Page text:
Class Registration 101

By Sophie Li (CAS’23)

So, the planner has just opened and it’s already time to start thinking of the classes you want to take next semester. Registering for classes my freshman fall, I had no idea how to even use the Student Link. I’ve made a list of a couple of tips that I would have loved knowing when I first registered. A lot of these tips go hand in hand and overlap but I think they’re all helpful!

Tip #1

The planner is your best friend! One of my favorite things to do is add any classes I’m interested in, graph all of them, and get rid of the ones that overlap until I have a schedule that works for me and that I’m excited about.

Tip #2

Not every class is always offered each semester, so make sure you check the planner or (scroll down to the college you’re looking at classes in, and click on courses)! This website will give information on every course: the course description, the sections, the HUB credits you get, any pre-reqs, and which semesters it’s being taught for the current school year. After discovering this website planning became so much easier and way less stressful!

Tip #3

Make sure you have backup classes! Certain spots get filled really fast, especially if the class is popular or doesn’t have that many seats to begin with. One of the worst things is waiting for your registration time, watching the number of seats get lower and lower until it hits 0. Scrambling on the day of registration to find a class is never what anyone wants to do, so if you can, try and have some backup classes that fit into your schedule. If you know one of your classes might get filled before you can register, I definitely suggest having options just in case.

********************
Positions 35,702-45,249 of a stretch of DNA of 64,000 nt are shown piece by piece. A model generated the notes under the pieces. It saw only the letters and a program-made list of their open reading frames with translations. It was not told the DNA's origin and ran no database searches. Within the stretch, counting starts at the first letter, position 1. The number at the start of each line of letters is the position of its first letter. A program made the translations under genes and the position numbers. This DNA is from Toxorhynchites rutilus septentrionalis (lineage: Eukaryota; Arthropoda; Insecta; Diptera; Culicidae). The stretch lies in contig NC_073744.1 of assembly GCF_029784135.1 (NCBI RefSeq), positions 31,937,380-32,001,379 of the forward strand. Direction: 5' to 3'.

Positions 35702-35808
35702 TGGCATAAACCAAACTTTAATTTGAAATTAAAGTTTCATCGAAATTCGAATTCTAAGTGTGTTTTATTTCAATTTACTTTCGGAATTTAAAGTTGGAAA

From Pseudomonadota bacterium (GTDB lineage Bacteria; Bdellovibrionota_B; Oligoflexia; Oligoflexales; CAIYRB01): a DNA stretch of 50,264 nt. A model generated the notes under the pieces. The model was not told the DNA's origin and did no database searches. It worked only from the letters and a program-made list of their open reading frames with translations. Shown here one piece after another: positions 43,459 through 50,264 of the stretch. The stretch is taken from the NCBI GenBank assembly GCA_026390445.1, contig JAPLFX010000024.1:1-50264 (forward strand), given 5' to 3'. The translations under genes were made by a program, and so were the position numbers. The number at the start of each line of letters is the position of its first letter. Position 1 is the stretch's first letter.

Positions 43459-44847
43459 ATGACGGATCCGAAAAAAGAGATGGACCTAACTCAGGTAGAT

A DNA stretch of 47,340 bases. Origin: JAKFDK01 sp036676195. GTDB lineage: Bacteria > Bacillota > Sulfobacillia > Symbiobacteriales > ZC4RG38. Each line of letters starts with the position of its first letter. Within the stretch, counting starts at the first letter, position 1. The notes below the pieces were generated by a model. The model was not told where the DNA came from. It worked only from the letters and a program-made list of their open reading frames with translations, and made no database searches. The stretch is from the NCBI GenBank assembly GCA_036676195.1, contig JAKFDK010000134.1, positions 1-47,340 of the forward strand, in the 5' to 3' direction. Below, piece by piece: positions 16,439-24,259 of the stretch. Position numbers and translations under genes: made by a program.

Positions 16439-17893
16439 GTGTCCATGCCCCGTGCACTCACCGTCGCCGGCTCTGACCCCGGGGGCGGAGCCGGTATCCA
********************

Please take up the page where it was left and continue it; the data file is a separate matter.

Tip #4

Rate My Professor is a helpful resource but take everything with a grain of salt. I know that it can be stressful registering for a class without knowing anything about it, or if you’ve heard it’s a hard class or professor. Looking at Rate My Professor can be a good way to relieve stress but sometimes it can also make it worse. Just remember that normally the reviews you’re reading on RMP are the most extreme. Students will really only go on to submit a review if they had an extremely good or extremely bad experience and can often be exaggerated or not the same experience you might have. I always remind myself, kids who have an average experience won’t be running to post a review!

Tip #5

Set an alarm and register the minute you can! This tip goes along with tip #3 but since classes can often fill up fast, be sure to set an alarm 5 or 10 minutes before your registration time to get yourself to the Student Link. Even if you’re on the registration page, you’ll have to reload once it becomes your time to register so prepare for that as well. When I was a senior in high school registering for my fall semester classes, I had no idea what I wanted to take and pushed it off for weeks. By the time I finally went to plan and register, so many classes that sounded interesting to me were filled or not being taught. I ended up taking the most random intro courses which taught me what I was not interested in, and although I did get a bunch of HUB credits from them, it would have been nicer to take classes I wanted to instead.